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Every year, agricultural producers lose vast quantities of crops to various crop diseases. To understand how and why certain diseases strike certain crops, plant pathologists have categorized all diseases into two general groups, infectious and non-infectious. Once segmented into one of the categories, diseases are then described by the characteristic of the offending pathogen or environmental cause, such as fungal, bacterial, extreme temperatures or soil deficiency. Finally, horticulturalists further classify a disease by the part of the crop that is affected, such as leaf diseases, root diseases and more. There are multitudes of different types of crop diseases, but all diseases basically fall under the category of infectious and non-infectious for further classification.
Non-infectious, or abiotic, diseases are those that are caused by unfavorable environmental circumstances and that do not result from living organisms. Generally, non-infectious diseases tend to weaken a plant, making the plant susceptible to the more serious infectious diseases. Examples of non-infectious diseases include extreme temperatures, excessive or lack of water, insects, poor soil nutrition content and toxic chemicals. These factors can weaken the entire plant or a certain part of the plant, making the plant susceptible to infectious stem diseases, seed diseases, pod diseases and more.
Infectious, or biotic, diseases make up the bulk of variety of crop diseases. These are caused by living organisms that infect the crop. Fungi, such as smuts, rusts, molds and blights, are the most common cause for crop diseases. Most fungi require very moist conditions in which to thrive and reproduce. Some fungi develop pustules on the crops, while others produce a colony of powdery, discolored soot.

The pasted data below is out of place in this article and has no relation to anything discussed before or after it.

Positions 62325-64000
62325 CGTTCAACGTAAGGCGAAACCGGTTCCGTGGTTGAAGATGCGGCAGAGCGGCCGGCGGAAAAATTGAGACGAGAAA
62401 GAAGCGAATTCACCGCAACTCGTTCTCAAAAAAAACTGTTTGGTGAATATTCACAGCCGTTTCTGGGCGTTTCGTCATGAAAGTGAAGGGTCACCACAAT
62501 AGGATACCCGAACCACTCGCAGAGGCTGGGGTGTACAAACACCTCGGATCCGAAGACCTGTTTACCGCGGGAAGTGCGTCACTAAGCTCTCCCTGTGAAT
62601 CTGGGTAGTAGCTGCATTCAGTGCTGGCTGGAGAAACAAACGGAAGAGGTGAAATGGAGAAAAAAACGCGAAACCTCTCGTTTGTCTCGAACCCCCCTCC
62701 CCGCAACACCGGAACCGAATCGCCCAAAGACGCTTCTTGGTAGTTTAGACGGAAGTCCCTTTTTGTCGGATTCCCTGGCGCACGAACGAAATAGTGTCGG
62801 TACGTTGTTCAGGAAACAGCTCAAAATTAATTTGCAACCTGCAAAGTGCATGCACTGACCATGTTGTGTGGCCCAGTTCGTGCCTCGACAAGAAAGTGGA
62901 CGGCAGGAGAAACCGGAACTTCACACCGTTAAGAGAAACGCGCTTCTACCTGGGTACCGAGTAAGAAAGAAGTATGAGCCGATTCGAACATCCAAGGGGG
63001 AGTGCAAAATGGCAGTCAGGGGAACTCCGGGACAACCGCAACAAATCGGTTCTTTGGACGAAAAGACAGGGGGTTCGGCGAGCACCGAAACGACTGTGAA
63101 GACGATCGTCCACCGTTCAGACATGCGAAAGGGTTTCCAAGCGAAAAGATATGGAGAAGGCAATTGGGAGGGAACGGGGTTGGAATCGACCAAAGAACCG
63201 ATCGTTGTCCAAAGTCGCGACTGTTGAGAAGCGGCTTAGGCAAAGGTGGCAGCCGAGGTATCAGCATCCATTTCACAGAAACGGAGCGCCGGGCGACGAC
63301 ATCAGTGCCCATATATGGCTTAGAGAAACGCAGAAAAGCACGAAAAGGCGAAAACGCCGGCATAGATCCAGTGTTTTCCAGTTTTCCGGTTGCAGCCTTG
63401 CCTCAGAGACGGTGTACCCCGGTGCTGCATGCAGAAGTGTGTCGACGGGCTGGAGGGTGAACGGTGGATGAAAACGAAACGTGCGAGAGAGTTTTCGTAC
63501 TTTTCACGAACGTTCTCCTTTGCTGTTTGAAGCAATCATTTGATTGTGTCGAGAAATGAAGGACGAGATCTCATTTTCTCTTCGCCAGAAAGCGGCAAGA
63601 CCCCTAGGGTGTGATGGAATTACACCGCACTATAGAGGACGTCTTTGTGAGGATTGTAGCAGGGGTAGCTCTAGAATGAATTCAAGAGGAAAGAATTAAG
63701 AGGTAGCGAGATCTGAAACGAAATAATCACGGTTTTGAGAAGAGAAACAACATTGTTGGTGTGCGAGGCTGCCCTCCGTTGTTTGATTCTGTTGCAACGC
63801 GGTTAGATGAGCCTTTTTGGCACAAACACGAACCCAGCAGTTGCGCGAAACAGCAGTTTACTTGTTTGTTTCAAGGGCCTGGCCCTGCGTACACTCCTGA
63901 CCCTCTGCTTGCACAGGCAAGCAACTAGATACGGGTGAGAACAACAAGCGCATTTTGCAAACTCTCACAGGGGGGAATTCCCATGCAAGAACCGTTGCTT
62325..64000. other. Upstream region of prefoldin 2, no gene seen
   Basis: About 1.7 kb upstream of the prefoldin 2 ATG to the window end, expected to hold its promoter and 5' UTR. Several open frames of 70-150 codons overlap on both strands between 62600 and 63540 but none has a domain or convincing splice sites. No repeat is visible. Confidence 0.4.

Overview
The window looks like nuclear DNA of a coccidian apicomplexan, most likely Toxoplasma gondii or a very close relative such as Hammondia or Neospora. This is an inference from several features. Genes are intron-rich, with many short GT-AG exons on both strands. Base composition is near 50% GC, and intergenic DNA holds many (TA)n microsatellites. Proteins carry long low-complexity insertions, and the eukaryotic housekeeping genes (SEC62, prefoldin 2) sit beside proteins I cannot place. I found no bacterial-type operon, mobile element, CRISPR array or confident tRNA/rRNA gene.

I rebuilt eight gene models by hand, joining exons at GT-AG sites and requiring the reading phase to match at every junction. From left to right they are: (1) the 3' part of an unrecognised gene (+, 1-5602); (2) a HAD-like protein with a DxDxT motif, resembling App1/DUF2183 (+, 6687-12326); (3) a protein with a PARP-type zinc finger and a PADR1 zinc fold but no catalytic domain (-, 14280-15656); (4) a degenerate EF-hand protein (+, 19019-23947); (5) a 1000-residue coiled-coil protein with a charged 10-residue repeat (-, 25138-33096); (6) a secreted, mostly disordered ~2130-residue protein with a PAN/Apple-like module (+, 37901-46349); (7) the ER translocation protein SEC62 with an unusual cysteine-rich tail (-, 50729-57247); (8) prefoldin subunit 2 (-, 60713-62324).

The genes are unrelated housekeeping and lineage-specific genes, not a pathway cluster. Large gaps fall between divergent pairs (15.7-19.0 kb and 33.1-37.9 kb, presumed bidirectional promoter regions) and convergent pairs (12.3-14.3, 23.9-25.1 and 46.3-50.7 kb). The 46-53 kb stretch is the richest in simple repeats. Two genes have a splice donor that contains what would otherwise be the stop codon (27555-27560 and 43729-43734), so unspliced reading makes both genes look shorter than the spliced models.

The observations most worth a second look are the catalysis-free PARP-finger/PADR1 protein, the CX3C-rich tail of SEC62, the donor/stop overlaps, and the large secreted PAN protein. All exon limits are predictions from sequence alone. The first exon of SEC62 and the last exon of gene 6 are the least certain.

Bacteria and viruses, which are other infectious hosts, are tiny organisms that infiltrate the plant organs and reproduce. Some bacteria do not harm crops, but others can produce toxins or attack the plants' cells for food. Viruses are usually spread by insects when an insect chews through the plant's protective outer layer and infiltrates the inner cells. Bacterial blights and wilts often plague wheat and barley crops as well as vegetables, such as cucumbers and beans. Crop diseases caused by viruses can cause considerable damage, such as wheat streak mosaic virus and potato virus diseases than can eradicate an entire crop very quickly.
Nematodes and protozoa are also classified as infectious diseases. These tiny worm-like organisms reside in the soil, waiting for an opportunity to attack a crop weakened by non-infectious causes. They may carry viruses, causing further damage to crops and complicating disease treatment. Examples of these biotic diseases include the potato cyst nematode, pine wilt and soybean cyst nematode. As ascertained from their names, these crop diseases invade the sensitive root or vascular systems of the crops and cause cysts that stunt plant growth and sharply decrease crop yields.
Curbing or curing crop diseases is big business. Scientists and agriculturalists have developed myriads of fungicides, insecticides, pesticides and antibacterial solutions for crop disease control. While advances have been made, pathogens have shown a tenacious propensity to adapt to repellants. As the agriculture industry learns more about the various types and causes of crop diseases it becomes better equipped to treat and prevent the many diseases that plague the world's crops.
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